I tell you these things not only because I am proud of what our family has accomplished, but also because I want others to know that they have alternatives. I think people should understand that Beaver Island is not at the mercy of the "public school". Also, Pam stated that "However, consider that if we not longer have an attractive school -academically and physically- we will no longer look attractive to another young family looking for a small community experience with low pupil to teacher ratios." I agree Pam, we figured it out right away.
I would like to close by saying that anyone who is thinking of coming to this island needs to know that 1. There is work here if you want to work. 2. If you need medical attention while you are here you can get it whether it is a minor need or a major need you will be taken care of. 3. Your children can receive a 1st class education here in spite of any current drama you may be hearing about. 4. Some of the best food in the world is grown here or is imported here 300 and some days a year. 5. The air quality is top notch and therapeutic as well. 6. If you are a hard worker other hard working people will not let you fail.(in times of good economics or bad) 7. This island offers an exclusive opportunity for anyone to get in touch with the Creator.... I almost have to think that is why we are here to begin with. E. Cool
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AEW



Joined: 04 Feb 2006
Posts: 575
Location: Beaver Island/The world

PostPosted: Sat Nov 11, 2017 12:23 pm 
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No one there makes $38,000 Pam. These are some of the highlights from the attached 2016 amended budget.

Elementary
Croswhite $132,575
Middleton $70,677
Robert $112,691
Cull $47,505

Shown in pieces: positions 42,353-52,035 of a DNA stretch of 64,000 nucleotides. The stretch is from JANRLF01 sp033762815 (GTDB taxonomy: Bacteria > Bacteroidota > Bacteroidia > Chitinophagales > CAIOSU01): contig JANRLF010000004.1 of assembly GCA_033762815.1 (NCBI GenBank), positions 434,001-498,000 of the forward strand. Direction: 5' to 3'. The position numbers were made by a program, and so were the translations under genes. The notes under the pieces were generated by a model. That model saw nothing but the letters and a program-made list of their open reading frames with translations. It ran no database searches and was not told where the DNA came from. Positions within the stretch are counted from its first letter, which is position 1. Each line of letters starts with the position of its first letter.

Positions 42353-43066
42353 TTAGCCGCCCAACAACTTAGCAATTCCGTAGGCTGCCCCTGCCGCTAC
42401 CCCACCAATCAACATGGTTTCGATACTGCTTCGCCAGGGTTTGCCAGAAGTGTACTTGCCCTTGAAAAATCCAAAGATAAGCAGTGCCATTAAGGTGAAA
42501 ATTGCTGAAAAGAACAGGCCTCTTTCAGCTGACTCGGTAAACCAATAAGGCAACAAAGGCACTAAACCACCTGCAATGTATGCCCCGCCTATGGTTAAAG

Middle school/High school
Boyle $121,636
Groesbeck $84,807
Kohne $64,315
Marvin $68,384
Richards $98,286,
Wiser $66,521

https://www.munetrix.com/app_assets/docs/school_transparency/FY16_Amended_Budget_Resolution_12-14-15-1039-1451478382-3919.pdf
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Richards



Joined: 26 Aug 2009
Posts: 93

PostPosted: Sat Nov 11, 2017 1:24 pm 
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Eric, thank you for the positive thoughts about the island. I wholeheartedly agree with your bullet-point summary of the opportunities and beauty that this island offers to those who are looking for it.

Many of the thoughts on the school situation are misguided. I am sorry, but the reality is, the school teachers are not overpaid on BI. I am the wife of a teacher, and I know from personal experience. When we moved here in 2009, my husband, Adam Richards took a $10,000 pay cut. We left our extended families and community of support down in Grand Rapids, to move to an island where we knew no one, and were on our own. The cost of moving here was over $5,000. A year later, I was pregnant. At that time, our family was eligible for Medicaid. Hmmm… a state employee, with a Masters degree… eligible for Medicaid? Is there something wrong with this picture?

AEW, I am sorry, but your numbers are incorrect and misleading. Three of the teachers you listed previously are not on the island this year. I wonder why?

Try this personal experience out for size. In 2012, the state passed a law that required teachers to make a choice for their retirement health care (for Adam’s retirement we are talking 2040ish). Adam had to go online and answer pages of very vague questions about whether he would like health care coverage when he retires. Of course, he does. Who wouldn’t? A month later, our family faced a loss of over $230 a month being withheld from my husband’s paycheck. I was distraught, called the ISD, called the MI Department of Education, only to find out that Adam’s choice was irrevocable for the rest of his teaching career. The system withholds 10% of his paycheck for retirement health care… to this day. Do you think we will see one penny of that? Also, when Adam retires, he will still have insurance deductibles to pay, and other insurance contributions which have been undefined. Pretty lucky, huh?

Our family is very grateful to have the opportunity to live and work on Beaver Island. Thankful for our school, thankful for the caring people we meet on the street every day. We, as islanders, share a passion. This passion far outweighs the struggles of year-round living on Beaver Island. It does cost more to live here. Beaver Island is the most remote inhabited island in the Great Lakes. We love it. Please join us in building up our community instead of tearing it down.